Doing Away with Juan Crow: Two Standards for Just Immigration Reform

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Abstract
In 2008 Robert Lovato coined the phrase Juan Crow. Juan Crow is a type of policy or enforcement of immigration laws that discriminate against Latino/as in the United States. This essay looks at the implications this phenomenon has for an ethics of immigration. It argues that Juan Crow, like its predecessor Jim Crow, is not merely a condemnation of federalism, but of any immigration reform that has stricter enforcement as one of its key components. Instead of advocating for increased enforcement, I want to suggest that just immigration reform must adhere to two standards, equality of burdens and universal protections, and that only by doing so can the potential for Juan Crow be adequately avoided.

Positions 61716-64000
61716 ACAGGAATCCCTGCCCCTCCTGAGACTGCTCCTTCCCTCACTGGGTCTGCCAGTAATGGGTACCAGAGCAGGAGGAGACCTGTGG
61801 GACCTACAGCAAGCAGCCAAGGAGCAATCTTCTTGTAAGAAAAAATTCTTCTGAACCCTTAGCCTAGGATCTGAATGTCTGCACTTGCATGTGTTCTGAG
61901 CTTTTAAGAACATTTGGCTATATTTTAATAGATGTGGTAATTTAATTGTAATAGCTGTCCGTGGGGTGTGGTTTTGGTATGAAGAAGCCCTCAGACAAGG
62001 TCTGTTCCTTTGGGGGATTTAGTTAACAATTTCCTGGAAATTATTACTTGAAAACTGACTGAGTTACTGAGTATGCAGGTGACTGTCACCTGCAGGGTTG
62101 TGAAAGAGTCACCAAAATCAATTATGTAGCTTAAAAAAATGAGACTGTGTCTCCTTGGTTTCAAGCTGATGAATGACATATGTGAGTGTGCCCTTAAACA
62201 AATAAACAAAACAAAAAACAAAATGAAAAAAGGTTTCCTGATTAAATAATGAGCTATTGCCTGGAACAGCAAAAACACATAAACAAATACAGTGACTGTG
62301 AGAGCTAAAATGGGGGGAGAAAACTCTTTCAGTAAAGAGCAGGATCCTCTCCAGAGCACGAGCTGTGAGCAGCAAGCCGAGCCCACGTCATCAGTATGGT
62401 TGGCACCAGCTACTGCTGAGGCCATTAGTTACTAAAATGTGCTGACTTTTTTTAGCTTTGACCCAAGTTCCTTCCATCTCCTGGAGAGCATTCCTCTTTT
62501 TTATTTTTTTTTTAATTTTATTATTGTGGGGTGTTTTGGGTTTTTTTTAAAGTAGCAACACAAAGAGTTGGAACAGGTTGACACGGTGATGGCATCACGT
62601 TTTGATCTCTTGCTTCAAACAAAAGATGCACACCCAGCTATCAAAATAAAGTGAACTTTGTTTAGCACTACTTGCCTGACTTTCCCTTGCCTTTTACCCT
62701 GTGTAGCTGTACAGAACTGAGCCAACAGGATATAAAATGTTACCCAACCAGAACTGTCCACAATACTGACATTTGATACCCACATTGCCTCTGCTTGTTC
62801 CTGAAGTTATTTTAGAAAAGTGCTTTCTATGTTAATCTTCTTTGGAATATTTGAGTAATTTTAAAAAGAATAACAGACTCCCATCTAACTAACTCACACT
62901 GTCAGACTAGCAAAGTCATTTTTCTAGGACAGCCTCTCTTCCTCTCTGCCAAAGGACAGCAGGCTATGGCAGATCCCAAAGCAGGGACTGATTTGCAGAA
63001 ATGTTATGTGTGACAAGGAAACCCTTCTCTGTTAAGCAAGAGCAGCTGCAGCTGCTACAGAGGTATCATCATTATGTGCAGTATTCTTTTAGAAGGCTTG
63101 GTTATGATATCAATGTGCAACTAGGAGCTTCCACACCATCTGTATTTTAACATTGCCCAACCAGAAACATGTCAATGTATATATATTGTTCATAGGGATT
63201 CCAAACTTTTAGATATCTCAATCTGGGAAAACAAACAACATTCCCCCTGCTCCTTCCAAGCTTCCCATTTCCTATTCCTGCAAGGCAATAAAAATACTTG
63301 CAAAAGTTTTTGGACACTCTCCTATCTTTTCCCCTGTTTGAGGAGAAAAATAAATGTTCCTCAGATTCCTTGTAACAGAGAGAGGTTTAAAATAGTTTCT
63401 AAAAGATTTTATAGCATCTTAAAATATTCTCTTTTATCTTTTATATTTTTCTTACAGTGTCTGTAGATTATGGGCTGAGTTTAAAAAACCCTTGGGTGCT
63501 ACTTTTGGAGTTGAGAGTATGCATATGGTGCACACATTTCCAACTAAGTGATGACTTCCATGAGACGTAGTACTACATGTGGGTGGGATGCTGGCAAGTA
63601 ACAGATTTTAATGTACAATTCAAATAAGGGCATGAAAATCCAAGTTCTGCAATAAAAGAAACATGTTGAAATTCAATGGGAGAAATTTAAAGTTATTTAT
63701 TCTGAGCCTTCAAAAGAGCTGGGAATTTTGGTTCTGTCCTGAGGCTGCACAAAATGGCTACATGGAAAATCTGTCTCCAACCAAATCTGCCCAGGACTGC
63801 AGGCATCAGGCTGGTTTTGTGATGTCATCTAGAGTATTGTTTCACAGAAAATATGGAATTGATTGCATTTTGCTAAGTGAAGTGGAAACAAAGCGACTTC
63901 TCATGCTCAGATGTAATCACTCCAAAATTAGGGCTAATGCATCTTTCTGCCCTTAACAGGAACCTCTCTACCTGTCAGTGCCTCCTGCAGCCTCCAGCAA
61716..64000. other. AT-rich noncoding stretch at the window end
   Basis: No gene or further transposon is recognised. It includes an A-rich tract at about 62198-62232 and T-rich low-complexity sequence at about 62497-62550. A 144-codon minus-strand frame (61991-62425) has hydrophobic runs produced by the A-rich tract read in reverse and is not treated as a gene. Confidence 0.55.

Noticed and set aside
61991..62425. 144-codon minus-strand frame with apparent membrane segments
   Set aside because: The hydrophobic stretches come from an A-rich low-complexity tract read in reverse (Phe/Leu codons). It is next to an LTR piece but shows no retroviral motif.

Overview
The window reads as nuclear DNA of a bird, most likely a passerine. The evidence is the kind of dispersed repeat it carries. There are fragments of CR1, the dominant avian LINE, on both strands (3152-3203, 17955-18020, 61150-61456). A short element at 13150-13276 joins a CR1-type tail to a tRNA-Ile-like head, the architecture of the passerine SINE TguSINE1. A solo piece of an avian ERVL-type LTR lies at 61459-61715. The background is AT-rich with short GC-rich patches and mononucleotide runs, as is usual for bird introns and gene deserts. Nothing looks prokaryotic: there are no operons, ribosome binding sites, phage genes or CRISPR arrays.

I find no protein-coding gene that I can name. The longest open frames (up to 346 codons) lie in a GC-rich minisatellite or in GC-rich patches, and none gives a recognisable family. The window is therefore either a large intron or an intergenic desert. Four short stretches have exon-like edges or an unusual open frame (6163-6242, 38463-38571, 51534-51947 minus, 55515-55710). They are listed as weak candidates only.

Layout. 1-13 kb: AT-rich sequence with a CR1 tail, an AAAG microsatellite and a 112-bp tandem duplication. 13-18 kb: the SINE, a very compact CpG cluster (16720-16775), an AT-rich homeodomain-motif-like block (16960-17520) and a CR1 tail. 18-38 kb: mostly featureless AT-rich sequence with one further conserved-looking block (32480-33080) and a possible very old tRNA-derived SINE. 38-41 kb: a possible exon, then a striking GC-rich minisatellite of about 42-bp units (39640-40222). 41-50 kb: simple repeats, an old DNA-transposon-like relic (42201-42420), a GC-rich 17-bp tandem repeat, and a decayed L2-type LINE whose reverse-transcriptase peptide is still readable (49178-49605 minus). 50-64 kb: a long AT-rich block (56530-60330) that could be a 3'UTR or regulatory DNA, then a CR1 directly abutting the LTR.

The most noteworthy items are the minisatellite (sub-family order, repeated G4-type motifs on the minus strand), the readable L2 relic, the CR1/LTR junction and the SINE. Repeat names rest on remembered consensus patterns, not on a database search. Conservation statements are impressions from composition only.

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Archival date: 2015-10-29
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Immigration and Freedom of Association.Wellman, Christopher Heath

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2015-10-30

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